Brexit and the European Arrest Warrant scheme
Safer Borders? The impact of Brexit on the European Arrest Warrant scheme
One of the themes of the Brexit campaign was that Brexit would give the UK control over its borders and help in the fight against crime and terrorism. Yet, no alternatives to the current extradition arrangements were considered. With Brexit and recent controversial cases of extradition requests made by Romania, the future of the European Arrest Warrant (EAW) is re-emerging as an issue of particular concern.
The UK and International Law
The EAW is a tool used by Governments within the European Union (EU) to secure the arrest and extradition of people who have committed or are accused of committing crimes in their own country. Since 2004, EU Member States are required under the EAW to transfer suspects or prisoners to other states to face trial or complete a sentence.
The UK’s extradition obligations are derived from the bi-lateral and multilateral extradition treaties and agreements to which the UK is a party. These obligations were implemented into domestic law through the Extradition Act 2003. This particular piece of legislation was drafted to bring into force the EAW and to regulate extradition requests by and to the UK.
What would the impact of ‘Brexit’ be?
While the EAW has proven to be an effective instrument in the cross-border fight against crime and terrorism, its future is likely to be in jeopardy after the UK leaves the EU. As the PM Theresa May revealed the full terms of her proposal for EU citizens’ rights, the policy indicated that the government will “apply rules to exclude those who are serious or persistent criminals and those whom we consider a threat to the UK”. The message was subsequently spread across the media that thousands of ‘European criminals’ could face deportation from Britain following Brexit.
In fact, it will be far more difficult to remove accused or convicted persons following Brexit than it is now under the current law. This is largely due to the information sharing system across the EU that UK may no longer be part of. Through its membership of the EU, the Schengen Information System, and the Europol, the UK has access to information about previous convictions of all EU citizens. This means that it is only through the UK’s membership of the EU that the UK has access to information about those offences. It is also through the UK’s membership of the EAW scheme that the UK has an ability to extradite those individuals.
While the UK remains a member of the EU there will be no change to the way extradition law operates under the Extradition Act 2003. However, the inevitable consequence of the completion of the Article 50 process will mean that the UK’s rights and obligations under the EU law will cease. Brexit secretary David Davis has said that arrangements for EAW, Europol and exchanging information will need to be replaced “because that will go when we leave the European Union”.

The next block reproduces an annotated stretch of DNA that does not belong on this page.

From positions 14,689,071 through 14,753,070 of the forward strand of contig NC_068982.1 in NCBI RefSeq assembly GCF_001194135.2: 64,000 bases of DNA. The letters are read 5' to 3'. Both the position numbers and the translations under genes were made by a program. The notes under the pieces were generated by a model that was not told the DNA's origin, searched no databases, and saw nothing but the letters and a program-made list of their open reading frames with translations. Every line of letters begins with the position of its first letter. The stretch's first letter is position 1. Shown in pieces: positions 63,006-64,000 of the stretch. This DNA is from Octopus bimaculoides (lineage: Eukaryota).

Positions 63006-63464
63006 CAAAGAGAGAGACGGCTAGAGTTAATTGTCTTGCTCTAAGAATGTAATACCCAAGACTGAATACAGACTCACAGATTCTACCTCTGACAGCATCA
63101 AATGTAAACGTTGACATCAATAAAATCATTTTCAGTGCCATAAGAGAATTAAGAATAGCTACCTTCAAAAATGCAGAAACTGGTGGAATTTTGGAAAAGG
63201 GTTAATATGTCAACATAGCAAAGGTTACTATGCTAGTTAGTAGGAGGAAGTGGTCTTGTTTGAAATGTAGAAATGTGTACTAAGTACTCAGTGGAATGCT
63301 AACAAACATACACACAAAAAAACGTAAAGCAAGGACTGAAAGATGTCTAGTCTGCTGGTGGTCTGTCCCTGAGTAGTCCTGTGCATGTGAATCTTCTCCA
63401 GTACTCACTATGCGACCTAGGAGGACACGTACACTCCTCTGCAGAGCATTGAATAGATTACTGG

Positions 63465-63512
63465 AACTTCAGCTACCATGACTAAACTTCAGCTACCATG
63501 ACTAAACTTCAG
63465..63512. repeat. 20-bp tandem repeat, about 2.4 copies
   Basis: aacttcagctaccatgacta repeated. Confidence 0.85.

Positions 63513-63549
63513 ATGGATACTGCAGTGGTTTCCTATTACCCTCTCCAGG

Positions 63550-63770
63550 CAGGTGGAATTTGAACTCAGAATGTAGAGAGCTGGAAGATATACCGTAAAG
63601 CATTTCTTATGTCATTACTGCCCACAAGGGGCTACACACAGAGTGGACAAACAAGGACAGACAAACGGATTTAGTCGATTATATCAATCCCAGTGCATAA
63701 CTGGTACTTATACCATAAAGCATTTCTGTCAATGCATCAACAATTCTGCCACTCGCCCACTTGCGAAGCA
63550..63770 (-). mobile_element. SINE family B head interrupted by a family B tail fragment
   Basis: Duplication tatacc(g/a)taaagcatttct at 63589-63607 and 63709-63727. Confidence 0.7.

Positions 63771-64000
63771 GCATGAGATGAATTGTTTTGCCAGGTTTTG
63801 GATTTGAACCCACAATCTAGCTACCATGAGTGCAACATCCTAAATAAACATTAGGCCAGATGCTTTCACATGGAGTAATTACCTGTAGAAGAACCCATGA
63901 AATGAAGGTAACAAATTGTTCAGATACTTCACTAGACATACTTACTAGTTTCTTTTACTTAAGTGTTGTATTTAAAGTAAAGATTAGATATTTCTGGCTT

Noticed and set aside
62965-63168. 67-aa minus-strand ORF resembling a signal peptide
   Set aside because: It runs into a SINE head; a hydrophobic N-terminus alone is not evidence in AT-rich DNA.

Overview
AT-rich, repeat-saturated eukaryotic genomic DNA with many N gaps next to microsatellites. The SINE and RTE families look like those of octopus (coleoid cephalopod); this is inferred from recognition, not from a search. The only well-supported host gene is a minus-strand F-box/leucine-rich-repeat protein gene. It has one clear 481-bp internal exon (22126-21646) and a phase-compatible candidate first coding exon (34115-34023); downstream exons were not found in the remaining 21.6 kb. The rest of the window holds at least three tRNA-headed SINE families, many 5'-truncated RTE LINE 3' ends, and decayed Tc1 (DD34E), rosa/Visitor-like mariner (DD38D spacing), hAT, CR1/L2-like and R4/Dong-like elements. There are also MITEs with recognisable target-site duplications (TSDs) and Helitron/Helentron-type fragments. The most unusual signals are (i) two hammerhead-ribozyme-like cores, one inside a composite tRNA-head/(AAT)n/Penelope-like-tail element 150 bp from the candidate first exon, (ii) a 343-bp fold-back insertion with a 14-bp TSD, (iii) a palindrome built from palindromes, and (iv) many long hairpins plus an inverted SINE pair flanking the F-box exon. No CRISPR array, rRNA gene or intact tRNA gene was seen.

Consequently, there will need to be amendments to the relevant provisions of domestic law. More importantly, the UK will need to reach some important agreements on its extradition relationship with the EU and the individual Member States. The task would be simplified if the UK could reach an agreement with the EU as a whole. In our recent article entitled ‘The EAW after Brexit’, we indicated that if the UK is not part of the EAW, then any requests for an extradition to and from the UK will most likely follow the system we currently have for non-EU countries. This could become the legal basis for doing business with the remaining EU members, although it is a more onerous and costly route than the EAW.
If the UK is not able to negotiate a similar deal, in all likelihood, it could have a big impact on the government’s ability to bring criminals to justice. There are of course question marks about what will actually happen after Brexit but the probability that cooperation between the UK and the remaining EU countries will be reduced is very high. It is, therefore, a matter for the UK government to make sure that when it comes to the EAW, Brexit does not mean Brexit.
Please note that the information contained in this article was correct at the time of writing. There may have been updates to the law since the article was written, which may affect the information and advice given therein.